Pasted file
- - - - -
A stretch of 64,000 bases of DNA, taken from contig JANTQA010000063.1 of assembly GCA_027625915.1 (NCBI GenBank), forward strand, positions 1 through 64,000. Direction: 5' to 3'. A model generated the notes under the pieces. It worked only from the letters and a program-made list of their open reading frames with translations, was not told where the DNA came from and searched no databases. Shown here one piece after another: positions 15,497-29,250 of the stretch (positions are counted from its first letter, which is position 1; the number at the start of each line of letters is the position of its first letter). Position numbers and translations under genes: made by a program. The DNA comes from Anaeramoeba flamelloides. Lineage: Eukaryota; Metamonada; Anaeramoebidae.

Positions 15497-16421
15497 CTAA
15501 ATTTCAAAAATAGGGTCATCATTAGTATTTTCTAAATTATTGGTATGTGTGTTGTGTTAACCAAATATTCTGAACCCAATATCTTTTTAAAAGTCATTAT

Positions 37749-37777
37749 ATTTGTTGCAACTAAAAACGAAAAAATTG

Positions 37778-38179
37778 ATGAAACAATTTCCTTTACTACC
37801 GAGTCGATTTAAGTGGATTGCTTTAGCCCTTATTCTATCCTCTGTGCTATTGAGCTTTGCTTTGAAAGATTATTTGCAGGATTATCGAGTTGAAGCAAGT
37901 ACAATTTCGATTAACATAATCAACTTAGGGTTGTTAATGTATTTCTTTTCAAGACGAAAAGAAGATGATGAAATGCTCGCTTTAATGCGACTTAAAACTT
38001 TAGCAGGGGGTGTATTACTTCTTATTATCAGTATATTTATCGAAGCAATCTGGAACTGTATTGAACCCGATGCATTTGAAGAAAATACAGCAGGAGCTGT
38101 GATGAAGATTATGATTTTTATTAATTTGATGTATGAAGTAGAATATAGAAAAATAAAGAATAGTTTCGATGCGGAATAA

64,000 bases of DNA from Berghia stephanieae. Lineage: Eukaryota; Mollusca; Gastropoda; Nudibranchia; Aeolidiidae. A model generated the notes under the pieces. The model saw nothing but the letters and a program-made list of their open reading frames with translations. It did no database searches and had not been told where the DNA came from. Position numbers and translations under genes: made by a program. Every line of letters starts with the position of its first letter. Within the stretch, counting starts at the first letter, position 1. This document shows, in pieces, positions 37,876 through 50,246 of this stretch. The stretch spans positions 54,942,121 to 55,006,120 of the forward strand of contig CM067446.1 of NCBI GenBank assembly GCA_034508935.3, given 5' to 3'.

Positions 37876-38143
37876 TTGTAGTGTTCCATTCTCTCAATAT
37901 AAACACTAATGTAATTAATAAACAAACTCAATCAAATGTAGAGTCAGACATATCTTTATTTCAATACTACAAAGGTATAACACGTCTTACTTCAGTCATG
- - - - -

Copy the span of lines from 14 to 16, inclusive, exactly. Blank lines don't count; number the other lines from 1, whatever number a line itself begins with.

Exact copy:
Positions 37876-38143
37876 TTGTAGTGTTCCATTCTCTCAATAT
37901 AAACACTAATGTAATTAATAAACAAACTCAATCAAATGTAGAGTCAGACATATCTTTATTTCAATACTACAAAGGTATAACACGTCTTACTTCAGTCATG